Increased bleeding tendency was found to be associated with two age groups (< 30 years and > 70 years), convexity and intraventricular locations, and fibrous meningiomas2; however, the most frequent localizations were the convexity and parasagittal areas in this study, and their pathological outcomes of these tumors in this study followed the histopathological distribution of meningiomas in general1. Although the patients with type II and type III bleeding had significant PTBE comparing with control group and PTBE might be an indicator for the certain bleeding types, PTBE could be just as a result of the tumor hemorrhage. The exact mechanism of the hemorrhage from meningiomas is not fully understood; however, several pathological mechanisms have been hypothesized to explain this rare condition2,4,9−12. The proposed mechanisms could include rupture from weakened blood vessels, endothelial proliferation and subsequent vascular occlusion, direct vascular invasion by tumor cells, accumulation of bioactive substances in tumor, concomitant vascular malformation or aneurysm, stretching and rupture of subdural bridging veins, tumor growth-induced venous compression associated with peritumoral edema, and infarction owing to rapid growth of the tumor. In addition, two distinct types of blood vessels involving differentiated and undifferentiated vessels were determined in our prior study; undifferentiated blood vessels contribute to a fragile state of tumor vasculature that can be disrupted by a precipitating event, thus leading to spontaneous hemorrhage4.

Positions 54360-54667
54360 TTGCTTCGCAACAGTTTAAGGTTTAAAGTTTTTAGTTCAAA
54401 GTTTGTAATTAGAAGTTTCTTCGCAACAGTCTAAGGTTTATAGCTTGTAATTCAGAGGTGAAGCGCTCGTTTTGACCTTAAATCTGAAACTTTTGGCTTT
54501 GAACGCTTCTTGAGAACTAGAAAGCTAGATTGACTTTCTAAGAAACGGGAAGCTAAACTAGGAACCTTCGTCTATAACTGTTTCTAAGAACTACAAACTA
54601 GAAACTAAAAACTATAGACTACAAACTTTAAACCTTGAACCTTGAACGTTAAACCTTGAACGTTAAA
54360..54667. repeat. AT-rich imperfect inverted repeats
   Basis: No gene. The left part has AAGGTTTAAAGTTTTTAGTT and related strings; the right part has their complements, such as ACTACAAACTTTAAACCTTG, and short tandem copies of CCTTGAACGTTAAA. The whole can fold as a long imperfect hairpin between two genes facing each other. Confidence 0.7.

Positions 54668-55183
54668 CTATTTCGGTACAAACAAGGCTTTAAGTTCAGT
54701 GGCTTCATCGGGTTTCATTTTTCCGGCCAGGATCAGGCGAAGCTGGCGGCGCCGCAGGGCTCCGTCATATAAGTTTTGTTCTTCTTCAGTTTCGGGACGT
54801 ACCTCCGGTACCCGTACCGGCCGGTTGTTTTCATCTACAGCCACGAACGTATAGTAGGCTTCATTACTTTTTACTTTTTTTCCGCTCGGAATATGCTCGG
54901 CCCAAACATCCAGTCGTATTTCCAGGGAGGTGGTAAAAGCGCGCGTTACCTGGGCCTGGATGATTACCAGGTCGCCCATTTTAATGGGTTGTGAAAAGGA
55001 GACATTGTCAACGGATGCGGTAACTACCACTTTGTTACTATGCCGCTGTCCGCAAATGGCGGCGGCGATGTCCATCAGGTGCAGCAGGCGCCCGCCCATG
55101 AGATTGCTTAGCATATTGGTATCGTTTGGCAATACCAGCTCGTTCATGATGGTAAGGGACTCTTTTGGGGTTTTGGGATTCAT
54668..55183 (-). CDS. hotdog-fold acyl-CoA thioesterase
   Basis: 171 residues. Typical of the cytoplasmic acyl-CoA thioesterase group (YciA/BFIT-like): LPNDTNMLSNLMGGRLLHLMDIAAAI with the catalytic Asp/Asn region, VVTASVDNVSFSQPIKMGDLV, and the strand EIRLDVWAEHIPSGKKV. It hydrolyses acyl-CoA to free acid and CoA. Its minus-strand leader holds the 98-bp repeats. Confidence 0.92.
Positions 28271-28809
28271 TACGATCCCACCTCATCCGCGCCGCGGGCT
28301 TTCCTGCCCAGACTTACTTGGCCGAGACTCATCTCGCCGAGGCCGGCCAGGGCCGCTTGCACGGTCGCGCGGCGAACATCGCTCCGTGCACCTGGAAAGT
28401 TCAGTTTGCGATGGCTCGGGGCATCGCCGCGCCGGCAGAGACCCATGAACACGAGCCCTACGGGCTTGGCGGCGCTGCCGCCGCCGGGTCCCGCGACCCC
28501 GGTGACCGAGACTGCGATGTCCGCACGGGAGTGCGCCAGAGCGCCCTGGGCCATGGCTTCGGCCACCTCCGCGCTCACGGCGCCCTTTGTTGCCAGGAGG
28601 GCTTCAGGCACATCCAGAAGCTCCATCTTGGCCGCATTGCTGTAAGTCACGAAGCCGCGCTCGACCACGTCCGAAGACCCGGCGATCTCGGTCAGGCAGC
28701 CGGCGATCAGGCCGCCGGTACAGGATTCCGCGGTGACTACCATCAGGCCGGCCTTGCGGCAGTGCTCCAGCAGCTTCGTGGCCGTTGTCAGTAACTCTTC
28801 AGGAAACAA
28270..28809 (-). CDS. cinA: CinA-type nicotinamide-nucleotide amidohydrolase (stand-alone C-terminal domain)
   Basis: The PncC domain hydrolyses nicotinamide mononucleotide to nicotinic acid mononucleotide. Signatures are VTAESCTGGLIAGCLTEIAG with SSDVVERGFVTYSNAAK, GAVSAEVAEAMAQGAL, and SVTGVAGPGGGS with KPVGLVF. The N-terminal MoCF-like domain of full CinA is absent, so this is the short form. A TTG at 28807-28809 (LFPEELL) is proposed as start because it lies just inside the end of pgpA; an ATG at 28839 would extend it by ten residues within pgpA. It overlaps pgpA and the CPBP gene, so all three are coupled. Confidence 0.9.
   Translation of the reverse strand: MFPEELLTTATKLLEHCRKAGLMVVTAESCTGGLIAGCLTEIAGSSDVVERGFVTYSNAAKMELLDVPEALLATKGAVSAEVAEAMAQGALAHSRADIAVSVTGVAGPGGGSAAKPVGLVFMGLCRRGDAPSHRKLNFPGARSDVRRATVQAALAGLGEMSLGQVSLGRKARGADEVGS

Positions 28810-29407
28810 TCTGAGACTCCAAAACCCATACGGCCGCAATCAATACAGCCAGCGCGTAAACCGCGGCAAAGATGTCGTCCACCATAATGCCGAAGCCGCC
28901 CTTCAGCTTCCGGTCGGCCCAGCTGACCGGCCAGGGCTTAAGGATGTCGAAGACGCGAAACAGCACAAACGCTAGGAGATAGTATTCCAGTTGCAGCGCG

The above proposed mechanisms were mainly based on reported cases. Among these cases, they were most frequently present according to the site of hemorrhage such as subarachnoid hemorrhage, intracerebral hematoma, intratumoral hemorrhage, or subdural hematoma5,6,9−12. Unfortunately, this description cannot reflect the relationship between meningioma and hemorrhage; moreover, it contributes little to guiding clinical diagnosis and treatment. Correlating prior reports of such cases with our cases, a new bleeding classification of meningiomas was proposed on the basis of the anatomical relationship between meningioma and hematoma. We summarized this special hemorrhage from meningioma into three bleeding patterns: purely intratumoral hemorrhage, purely extratumoral hemorrhage, and combined intratumoral and extratumoral hemorrhage. In addition, intratumoral hemorrhage may penetrate the tumor and result in extratumoral hemorrhage; as a result, the type of combined hemorrhage usually came from the intratumoral bleeding that extended into the surrounding intracranial spaces.